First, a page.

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The BNP will not close the door to India if it comes to power: Humaiun Kobir

Sadiq Naqvi | Updated on: 16 May 2017, 16:45 IST

The Bangladesh National Party (BNP), currently the country's chief Opposition, will not be antagonistic to India in case it comes to power. According to the party's new 'Vision 2030' document, it “will build up special relation with the Muslim Ummah and the neighbouring countries”.

Pointing out that India is one of Bangladesh's most important neighbours, BNP International Affairs Secretary Humaiun Kobir said his party was for a sustained relationship with India.

“Bangladesh National Party will not close the door to India. It will keep the door open if it comes to power,” said Kobir, who is a special advisor to Tarique Rahman, Begum Khaleda Zia's son and BNP senior vice-president.

Both Zia and Rahman, “the present and the future leaders of the BNP”, look forward to a special relationship with the neighbours, Kobir told Catch from London.

In the recent past, the Awami League government has come out in support of India on the issue of cross-border terror being perpetrated from Pakistan.

When asked how the BNP will have a special relationship with India and Pakistan at the same time, since BNP has had a closer relationship with the latter and is also talking about a 'special relationship' with the Muslim Ummah, Kobir claimed that the lack of a democratic government in Bangladesh is what lead to knee-jerk reactions from the Awami league leadership. And that a democratically elected BNP will be in a better position to forge a balanced relationship with the countries in the subcontinent.

Picking sides

India and Bangladesh have seen an unprecedented cooperation during the term of the Awami League government led by Prime Minister Sheikh Hasina.

India, in fact, did not succumb to international pressure to delay the last general elections which the BNP had decided to boycott and supported the polls. This had not gone down well with the opposition parties like the BNP, who had claimed that India had kept all their eggs in one basket. India had taken the side with the democratic processes.

For the mandarins at the South Block and the security agencies, it was only logical to have supported the Awami League government’s position for security had been a headache during BNP’s tenure.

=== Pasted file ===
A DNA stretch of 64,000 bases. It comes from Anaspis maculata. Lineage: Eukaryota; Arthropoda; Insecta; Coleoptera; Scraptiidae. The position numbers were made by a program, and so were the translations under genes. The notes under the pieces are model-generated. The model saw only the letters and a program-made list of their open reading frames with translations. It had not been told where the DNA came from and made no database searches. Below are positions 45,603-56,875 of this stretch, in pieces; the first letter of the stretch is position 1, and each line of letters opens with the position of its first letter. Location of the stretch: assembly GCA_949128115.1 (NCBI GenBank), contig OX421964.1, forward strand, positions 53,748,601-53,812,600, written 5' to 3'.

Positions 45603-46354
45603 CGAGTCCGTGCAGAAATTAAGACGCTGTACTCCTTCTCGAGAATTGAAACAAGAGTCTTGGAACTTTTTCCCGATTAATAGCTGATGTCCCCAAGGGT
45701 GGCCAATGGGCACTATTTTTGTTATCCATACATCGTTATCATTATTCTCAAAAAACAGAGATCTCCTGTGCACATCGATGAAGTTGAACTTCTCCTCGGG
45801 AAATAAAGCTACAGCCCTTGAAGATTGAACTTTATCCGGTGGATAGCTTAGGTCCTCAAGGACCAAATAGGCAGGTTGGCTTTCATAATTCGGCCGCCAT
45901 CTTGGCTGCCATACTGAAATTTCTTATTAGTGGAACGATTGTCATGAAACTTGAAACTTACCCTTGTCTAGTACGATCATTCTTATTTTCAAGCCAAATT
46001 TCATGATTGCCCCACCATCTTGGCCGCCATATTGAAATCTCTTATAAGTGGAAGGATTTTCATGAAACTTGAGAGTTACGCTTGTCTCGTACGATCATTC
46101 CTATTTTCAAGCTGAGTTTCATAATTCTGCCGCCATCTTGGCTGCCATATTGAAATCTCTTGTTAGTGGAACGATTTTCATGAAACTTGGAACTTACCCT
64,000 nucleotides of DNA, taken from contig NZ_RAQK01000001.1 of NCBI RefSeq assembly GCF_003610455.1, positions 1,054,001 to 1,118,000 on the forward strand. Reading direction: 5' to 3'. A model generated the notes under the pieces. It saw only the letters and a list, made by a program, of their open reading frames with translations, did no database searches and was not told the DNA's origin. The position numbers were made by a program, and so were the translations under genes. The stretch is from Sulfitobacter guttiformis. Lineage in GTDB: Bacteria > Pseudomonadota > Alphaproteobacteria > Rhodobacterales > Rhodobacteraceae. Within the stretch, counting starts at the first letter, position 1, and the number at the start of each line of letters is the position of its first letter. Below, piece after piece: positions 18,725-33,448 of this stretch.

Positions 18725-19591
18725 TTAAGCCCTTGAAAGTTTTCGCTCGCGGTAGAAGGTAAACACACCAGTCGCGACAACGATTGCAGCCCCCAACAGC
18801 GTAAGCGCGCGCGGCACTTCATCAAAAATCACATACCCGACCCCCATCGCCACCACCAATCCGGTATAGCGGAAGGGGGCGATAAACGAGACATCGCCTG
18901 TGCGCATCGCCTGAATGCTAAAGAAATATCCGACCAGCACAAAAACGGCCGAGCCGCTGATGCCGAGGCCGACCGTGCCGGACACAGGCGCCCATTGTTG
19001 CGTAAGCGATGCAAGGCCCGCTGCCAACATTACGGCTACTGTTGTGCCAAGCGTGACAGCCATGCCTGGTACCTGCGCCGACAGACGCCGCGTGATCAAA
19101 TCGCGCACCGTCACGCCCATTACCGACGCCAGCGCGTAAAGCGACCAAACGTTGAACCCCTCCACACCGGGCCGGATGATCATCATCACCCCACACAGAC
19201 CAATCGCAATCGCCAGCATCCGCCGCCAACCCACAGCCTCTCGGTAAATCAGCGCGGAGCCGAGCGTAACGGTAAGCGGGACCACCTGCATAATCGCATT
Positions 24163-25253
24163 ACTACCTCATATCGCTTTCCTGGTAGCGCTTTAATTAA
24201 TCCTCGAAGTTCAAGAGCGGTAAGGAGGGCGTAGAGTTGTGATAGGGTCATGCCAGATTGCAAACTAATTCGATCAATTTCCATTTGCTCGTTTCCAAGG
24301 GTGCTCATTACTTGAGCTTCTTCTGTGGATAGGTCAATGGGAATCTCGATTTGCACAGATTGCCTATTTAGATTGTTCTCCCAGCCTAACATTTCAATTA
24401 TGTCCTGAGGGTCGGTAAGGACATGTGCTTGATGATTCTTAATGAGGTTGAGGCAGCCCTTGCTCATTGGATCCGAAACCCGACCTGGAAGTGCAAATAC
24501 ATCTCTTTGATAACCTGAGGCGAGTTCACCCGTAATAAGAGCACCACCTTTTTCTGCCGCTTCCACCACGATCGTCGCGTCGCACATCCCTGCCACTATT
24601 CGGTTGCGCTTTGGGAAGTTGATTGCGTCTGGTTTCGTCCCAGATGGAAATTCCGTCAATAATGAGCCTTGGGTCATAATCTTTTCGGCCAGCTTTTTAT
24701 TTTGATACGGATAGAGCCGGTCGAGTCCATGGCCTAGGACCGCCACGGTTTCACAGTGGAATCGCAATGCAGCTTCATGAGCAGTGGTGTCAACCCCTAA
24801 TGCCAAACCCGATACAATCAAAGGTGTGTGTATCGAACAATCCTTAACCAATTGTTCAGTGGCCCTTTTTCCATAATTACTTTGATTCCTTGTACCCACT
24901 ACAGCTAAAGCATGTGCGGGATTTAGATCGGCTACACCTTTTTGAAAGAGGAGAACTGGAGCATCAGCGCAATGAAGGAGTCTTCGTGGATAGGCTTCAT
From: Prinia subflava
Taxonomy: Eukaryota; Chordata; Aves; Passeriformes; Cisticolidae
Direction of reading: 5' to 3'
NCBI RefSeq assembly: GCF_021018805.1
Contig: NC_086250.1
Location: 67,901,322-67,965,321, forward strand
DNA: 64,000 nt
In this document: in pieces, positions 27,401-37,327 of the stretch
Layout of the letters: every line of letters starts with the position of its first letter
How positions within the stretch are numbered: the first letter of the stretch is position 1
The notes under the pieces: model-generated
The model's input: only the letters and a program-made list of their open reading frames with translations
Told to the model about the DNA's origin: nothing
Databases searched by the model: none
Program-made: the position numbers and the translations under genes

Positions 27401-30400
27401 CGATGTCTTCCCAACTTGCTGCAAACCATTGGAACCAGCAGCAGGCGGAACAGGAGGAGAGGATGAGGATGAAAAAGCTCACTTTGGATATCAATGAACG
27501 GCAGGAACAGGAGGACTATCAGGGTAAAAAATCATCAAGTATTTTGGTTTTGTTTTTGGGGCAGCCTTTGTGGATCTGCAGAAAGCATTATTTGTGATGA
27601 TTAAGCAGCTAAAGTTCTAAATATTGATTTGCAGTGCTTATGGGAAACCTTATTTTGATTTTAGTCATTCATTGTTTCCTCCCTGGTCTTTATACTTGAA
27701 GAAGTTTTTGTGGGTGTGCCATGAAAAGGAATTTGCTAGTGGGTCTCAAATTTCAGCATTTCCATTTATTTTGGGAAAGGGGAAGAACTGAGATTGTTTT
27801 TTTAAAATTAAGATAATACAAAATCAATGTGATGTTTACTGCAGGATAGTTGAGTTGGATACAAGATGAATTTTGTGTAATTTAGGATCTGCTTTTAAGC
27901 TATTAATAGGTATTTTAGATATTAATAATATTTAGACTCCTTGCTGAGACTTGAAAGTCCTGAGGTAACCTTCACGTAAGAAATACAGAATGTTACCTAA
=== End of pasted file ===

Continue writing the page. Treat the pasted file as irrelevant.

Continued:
Politicians and intellectuals in Dhaka often point out how some of the anti-India terror groups almost enjoyed a free run during Begum Zia’s tenure.

Indian leaders including Prime Minister Narendra Modi have often praised Sheikh Hasina for her tough approach when it comes to dealing with fundamentalist elements who have been growing in Bangladesh. The country has recently seen a spate of high-profile attack signalling that radicalism is on a rise in that country.

India has also supported the International War Crime Tribunal to bring to justice the criminals of the Liberation War. The opposition, including the BNP, has opposed the Tribunal claiming that it doesn’t follow international standards and is being used to target political opponents.

More on the table

Kobir said security cannot be the only criteria for a relationship between two countries. And that an “insecure government cannot guarantee national security”.

“The vision document shows that BNP has learned from its past mistakes. And that BNP may not have been the perfect government in the past, but it did some good work in many areas, including economic development, women's empowerment, and so on. It needs to do better,” said Kobir.

With a history of a troubled relationship during Begum Zia’s tenure, why should India look up to the BNP?

“No mature government would like to make the neighbour unstable,” Kobir said, explaining that the days of fomenting rogue activities by using security agencies to destabilise the neighbour were over.

“That is outdated politics for both countries,” Kobir said, claiming that both Begum Zia and Rahman share the same opinion.

During the recent visit of the Bangladeshi Prime Minister to India, BNP had opposed the Bangladeshi government signing an MoU on defence ties with India.

Kobir claimed the BNP was not blaming India, but was merely asking that such important issues be discussed at least in Parliament - as "highly flawed" as it may be.

“Prime Minister Hasina keeps people in the dark. She doesn’t have a mandate so she lacks confidence,” Kobir said.

He, however, claimed that India doesn’t realise how the Awami League has politicised the relationship with it, and the kind of damage it has done to India’s image domestically.

“She sees it as a relationship between her and India,” Kobir said adding how she was not able to get anything for Bangladesh and how Teesta issue remains to be resolved.

“She claimed that the relationship with India is at its height but India cannot be supporting every act. How can India not want democracy?” he asked.

BNP believes that Bangladesh can play a conduit on both the economic and security fronts and “we would gain if India makes economic progress”, he added.

Claiming that BNP has been singled out for being pally with the radicals, Kobir said that when Prime Minister Hasina came back from India she met people from Hefazat-e-Islam and promised them concessions.

“She is the real practitioner of mixing religion with politics,” pointed out Kobir.

Edited by Jhinuk Sen

First published: 15 May 2017, 13:27 IST
 
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